To fynd means to wynne a conc. not op". but private of being affect. and ass. to the Sco. and fitt to suc. Sa. in his manage in yt. kynd: / L. Dunbar / D. of Lenox and Daubiny/Secret. Affect. and ass. to the Sco. The last word is not very clearly written; but I think I cannot be mistaken in supposing it to be short for "Scotch." Bacon's zeal in favour of the Union with Scotland, had indeed been manifested so publicly that it neither required confirmation nor admitted of concealment. But zeal for the Union did not necessarily imply affection for the Scotch; too great a display of which would not have been conducive to influence in the House of Commons. With the King, and those about him, it would of course be a strong recommendation; and as Salisbury, who had been for many years doing valuable service as a secret favourer of his claims, and confidential adviser and manager of the intercourse between the two countries, had now a world of new business in another department thrust upon him, it was likely that some one else would be wanted to help in this. It was an office which would have suited Bacon well, enabled him to promote the Union, and brought him into personal communication with the King. And nothing was more likely to recommend him for it than the creation of an impression-the "winning of a conceit, not open but private,"-of his "being affectionate and assured to the Scotch, and fit to succeed Salisbury in his manage in that kind." The names which follow are all the names of Scotchmen connected with the Government or the Court, through whom such an impression might be created and established; and the rest of the paragraph appears to consist of notes of the works or services by which he hoped to approve it.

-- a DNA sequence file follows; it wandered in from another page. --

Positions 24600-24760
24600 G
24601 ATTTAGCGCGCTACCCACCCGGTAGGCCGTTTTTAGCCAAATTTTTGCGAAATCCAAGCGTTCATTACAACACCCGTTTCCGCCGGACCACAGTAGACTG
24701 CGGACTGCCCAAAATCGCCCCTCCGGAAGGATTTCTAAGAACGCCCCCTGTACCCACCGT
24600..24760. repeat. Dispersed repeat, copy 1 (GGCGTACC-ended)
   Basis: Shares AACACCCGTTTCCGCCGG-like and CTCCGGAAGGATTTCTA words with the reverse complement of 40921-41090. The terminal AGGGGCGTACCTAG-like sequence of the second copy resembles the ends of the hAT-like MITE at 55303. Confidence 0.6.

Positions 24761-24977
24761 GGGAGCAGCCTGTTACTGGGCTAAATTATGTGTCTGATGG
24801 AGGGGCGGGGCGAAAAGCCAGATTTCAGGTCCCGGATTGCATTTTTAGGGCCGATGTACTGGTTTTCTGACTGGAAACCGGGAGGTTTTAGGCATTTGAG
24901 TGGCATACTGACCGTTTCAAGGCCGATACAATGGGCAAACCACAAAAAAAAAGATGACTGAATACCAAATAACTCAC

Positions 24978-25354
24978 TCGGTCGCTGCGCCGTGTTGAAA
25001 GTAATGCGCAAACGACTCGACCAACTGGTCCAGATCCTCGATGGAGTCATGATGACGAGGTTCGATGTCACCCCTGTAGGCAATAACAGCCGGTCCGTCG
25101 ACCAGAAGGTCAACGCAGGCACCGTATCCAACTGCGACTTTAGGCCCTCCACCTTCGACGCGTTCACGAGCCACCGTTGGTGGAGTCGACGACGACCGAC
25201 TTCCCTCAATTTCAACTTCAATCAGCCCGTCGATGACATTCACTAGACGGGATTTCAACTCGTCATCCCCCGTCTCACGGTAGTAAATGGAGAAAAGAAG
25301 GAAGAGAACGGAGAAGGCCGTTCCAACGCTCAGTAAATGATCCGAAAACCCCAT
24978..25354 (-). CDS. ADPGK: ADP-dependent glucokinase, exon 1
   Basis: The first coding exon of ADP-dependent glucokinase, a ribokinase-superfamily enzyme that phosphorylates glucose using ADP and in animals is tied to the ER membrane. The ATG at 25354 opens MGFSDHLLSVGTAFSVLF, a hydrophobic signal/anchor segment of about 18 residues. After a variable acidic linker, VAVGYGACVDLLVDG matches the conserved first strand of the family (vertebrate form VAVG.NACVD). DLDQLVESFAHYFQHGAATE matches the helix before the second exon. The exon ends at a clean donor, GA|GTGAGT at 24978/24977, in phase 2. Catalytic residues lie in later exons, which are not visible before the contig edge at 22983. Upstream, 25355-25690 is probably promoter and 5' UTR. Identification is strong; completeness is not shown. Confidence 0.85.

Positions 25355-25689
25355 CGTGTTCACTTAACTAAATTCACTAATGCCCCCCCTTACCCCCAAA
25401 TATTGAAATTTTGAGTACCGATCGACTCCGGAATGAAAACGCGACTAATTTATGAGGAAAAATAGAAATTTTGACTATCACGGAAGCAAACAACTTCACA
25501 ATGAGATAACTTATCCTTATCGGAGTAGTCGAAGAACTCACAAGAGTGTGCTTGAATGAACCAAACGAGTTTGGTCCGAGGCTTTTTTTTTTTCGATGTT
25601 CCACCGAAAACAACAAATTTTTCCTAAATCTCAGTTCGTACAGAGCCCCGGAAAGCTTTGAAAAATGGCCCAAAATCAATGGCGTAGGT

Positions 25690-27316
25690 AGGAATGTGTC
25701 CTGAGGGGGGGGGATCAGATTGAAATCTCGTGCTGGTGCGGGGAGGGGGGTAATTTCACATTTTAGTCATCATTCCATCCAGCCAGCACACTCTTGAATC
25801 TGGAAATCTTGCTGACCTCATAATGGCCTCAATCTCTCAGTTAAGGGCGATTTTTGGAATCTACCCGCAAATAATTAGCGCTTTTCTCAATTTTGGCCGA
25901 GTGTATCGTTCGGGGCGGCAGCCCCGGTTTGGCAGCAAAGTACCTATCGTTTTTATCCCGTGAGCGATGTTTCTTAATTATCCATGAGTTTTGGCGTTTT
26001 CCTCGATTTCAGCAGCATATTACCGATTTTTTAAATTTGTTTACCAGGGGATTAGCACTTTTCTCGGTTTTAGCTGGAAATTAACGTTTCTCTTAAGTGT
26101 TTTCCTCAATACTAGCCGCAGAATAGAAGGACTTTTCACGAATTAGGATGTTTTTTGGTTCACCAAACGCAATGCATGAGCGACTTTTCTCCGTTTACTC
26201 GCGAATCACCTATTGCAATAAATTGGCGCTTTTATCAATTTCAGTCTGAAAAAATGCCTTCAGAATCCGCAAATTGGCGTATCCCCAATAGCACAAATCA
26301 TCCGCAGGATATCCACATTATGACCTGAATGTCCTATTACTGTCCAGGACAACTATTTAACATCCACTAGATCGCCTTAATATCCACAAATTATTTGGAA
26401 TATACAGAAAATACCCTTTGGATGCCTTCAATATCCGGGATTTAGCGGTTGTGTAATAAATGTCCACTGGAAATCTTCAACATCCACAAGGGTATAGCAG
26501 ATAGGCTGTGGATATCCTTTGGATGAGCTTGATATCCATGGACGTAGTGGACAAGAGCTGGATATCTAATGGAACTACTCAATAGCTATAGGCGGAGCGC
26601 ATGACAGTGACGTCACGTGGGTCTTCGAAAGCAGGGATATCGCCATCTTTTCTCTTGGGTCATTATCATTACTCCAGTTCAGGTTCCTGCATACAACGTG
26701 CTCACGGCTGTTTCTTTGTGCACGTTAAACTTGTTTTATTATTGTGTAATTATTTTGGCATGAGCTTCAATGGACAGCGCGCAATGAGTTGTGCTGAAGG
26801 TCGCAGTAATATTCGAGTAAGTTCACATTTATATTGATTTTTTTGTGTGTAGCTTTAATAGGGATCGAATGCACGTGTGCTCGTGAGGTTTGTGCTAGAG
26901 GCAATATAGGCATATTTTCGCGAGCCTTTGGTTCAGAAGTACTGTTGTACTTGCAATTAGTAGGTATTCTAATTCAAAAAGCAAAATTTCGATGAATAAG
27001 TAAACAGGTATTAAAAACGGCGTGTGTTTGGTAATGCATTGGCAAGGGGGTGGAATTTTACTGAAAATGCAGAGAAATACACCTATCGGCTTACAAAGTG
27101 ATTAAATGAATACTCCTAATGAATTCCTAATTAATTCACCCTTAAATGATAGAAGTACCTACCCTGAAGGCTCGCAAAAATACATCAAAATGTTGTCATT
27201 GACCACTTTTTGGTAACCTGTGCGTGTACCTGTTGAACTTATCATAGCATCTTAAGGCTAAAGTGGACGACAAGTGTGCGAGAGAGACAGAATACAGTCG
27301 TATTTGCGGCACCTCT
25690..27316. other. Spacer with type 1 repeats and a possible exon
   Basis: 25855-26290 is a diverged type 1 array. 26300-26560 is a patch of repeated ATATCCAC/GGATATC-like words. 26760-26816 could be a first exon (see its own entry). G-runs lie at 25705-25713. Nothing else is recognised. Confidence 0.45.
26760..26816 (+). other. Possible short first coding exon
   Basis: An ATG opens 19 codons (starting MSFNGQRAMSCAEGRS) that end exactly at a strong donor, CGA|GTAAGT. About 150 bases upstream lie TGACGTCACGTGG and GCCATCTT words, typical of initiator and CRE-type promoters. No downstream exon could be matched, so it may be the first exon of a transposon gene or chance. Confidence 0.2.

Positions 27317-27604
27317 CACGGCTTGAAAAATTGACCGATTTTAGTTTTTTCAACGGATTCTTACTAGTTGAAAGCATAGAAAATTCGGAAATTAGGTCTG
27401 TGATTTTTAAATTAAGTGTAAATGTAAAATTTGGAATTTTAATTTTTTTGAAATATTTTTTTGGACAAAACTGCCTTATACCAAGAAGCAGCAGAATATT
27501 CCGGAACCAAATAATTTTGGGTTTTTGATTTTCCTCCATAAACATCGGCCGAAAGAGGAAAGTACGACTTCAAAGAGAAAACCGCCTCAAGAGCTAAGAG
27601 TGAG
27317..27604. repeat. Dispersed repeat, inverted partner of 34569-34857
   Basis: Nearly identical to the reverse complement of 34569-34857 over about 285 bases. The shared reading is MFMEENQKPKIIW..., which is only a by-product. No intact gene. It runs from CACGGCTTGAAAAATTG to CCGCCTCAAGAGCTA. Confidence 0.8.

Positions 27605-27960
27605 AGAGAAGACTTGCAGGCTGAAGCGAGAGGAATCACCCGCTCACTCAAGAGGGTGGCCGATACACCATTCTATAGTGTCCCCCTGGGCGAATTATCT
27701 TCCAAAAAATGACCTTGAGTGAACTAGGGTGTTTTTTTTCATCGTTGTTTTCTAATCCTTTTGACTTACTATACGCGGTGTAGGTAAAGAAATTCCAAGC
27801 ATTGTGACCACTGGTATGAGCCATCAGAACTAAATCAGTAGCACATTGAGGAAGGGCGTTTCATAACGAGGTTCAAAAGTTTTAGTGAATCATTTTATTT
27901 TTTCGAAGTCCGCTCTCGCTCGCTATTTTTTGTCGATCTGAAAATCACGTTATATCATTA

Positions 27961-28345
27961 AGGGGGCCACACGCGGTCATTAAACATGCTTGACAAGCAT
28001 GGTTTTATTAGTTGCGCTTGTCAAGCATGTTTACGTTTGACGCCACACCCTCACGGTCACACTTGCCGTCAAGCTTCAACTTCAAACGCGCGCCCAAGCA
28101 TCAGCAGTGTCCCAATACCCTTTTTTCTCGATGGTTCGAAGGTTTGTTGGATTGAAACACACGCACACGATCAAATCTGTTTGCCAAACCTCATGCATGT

L. Dunbar. Sir George Home, High Treasurer of Scotland, 5th Sept. 1601; Chancellor of the Exchequer in England (see Cal. S. P. Dom. James I. 7th Oct.) 1603; Privy Councillor, and Lord Home of Berwick, 7th July, 1601; Earl of Dunbar, 3rd July, 1605; High Commissioner to the General Assembly of the Church of Scotland, 1606 and 1608; Keeper of the Privy Purse, 27th Nov. 1608; Knight of the Garter, 20th May, 1609; High Commissioner to the General Assembly at Glasgow, 8th July, 1610; died 29th Jan. 1611 (Nicholls, i. 248). According to David Hume, he was the King's declared favourite as long as he lived, "and one of the wisest and most virtuous, though the least powerful, of all those whom he ever honoured with that distinction." This name is crossed out in the MS. D. of Lenox. Lodowick Stuart, Duke of Lenox, grandson to John, Lord D'Aubigny, whose younger brother was the King's grandfather; High Commis. sioner to the Parliament of Scotland in 1607. Nicholls, i. 36.